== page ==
English kingdom divided in 957 between two sons of Edmund. Eadwig retained Wessex and his younger brother Edgar became king of the Mercians and Northumbrians with a separate court but Mercian mints continued to issue coins in Eadwig’s name until his death in 959 when Edgar succeeded as sole king and coins were issued in his name. Within 3-4 years he clearly stated his attitude to the Danish areas of England – they were in most respects to be allowed to govern themselves which merely reiterated what his predecessors had done.   After his coronation in Bath and a ceremony in Chester establishing his rule, the coinage was reformed and a new type of penny introduced and struck in all mints replacing several different types that were current earlier in his reign. The dies were made and distributed from Winchester. The new coins have stilized bust of the king on the obverse surrounded by his name and title, and the reverse consists of a small cross placed centrally and surrounded by the; names of the moneyer and mint.   50 of these have been found in Lincolnshire. Within a few years of Edgar’s death in 975 coins were also being struck at Caistor, Grantham, Hornscastle and Torksey. “Anglo-Saxon Lincolnshire by Peter Sawyer Vol III (Page 125)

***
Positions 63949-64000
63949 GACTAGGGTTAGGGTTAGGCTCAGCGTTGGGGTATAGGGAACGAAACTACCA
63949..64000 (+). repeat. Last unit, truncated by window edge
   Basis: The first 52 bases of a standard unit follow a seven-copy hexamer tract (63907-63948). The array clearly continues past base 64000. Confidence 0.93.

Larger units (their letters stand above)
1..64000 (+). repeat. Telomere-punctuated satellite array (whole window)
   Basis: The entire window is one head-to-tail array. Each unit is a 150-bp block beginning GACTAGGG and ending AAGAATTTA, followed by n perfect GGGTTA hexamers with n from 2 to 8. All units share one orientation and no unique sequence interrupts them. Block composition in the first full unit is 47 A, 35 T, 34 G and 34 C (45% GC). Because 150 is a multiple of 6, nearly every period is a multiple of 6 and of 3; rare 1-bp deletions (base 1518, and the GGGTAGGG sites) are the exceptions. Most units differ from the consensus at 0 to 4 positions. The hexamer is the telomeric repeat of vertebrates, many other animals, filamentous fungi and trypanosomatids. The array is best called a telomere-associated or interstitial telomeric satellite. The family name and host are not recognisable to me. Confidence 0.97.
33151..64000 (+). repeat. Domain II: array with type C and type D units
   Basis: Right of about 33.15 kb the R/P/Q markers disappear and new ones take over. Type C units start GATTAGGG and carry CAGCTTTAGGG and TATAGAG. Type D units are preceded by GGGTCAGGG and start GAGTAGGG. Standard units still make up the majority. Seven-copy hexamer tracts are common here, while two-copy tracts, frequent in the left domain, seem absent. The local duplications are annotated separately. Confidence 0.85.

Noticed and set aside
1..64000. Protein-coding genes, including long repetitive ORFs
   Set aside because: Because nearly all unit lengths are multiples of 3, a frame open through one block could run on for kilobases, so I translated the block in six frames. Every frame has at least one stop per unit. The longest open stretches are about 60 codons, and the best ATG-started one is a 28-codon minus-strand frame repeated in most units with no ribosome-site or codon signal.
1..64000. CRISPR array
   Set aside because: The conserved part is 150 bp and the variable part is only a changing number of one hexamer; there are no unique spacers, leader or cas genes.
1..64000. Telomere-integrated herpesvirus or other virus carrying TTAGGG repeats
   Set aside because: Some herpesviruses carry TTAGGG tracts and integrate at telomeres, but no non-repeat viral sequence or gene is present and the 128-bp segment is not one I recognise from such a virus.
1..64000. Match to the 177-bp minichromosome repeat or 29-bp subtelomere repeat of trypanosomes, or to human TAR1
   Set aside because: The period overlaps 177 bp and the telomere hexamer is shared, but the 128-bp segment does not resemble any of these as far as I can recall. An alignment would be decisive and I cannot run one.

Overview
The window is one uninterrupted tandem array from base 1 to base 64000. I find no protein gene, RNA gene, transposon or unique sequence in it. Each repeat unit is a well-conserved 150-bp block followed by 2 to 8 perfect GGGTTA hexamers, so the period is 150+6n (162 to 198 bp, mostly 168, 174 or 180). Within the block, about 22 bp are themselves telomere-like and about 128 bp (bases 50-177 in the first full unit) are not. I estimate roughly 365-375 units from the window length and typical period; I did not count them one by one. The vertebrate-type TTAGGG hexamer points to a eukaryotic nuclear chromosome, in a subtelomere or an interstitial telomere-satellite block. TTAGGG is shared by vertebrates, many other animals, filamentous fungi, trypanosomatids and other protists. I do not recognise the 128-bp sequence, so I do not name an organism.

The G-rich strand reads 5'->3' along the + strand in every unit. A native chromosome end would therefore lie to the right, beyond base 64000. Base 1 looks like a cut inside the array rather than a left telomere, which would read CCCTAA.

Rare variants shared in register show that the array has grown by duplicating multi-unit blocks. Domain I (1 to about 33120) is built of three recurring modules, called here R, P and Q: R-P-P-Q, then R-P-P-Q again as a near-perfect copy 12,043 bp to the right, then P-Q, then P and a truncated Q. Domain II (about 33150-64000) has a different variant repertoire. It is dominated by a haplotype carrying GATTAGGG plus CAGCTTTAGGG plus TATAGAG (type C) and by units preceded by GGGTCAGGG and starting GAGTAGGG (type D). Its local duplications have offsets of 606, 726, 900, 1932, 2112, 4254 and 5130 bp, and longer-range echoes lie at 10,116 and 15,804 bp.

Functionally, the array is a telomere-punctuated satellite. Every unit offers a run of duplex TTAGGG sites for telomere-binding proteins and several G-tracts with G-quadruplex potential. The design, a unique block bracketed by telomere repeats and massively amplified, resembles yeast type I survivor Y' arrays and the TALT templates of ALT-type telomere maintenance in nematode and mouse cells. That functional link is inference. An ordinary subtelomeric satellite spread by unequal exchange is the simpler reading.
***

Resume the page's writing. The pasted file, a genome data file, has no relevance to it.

959AD   Edgar succeeds as sole king and coins issued in his name.

Normal Small Cross edward the martyr 975 to 978.jpg
Normal Small Cross Edward the Martyr 975 to 978

Within 3-4 years he clearly stated his attitude to the Danish settled areas of England – they were in most respects to be allowed to govern themselves merely reiterating what his predecessors had done.

Quarterfoil Cnut 02 1017 to 1020.jpg
Quarterfoil Cnut 1017 to 1020

Caistor remains within the Danelaw.

960AD  Anglo-Saxons formed parishes setting boundaries around the church within which the inhabitants would pay the new tax (tithe) of 1/10th their annual income.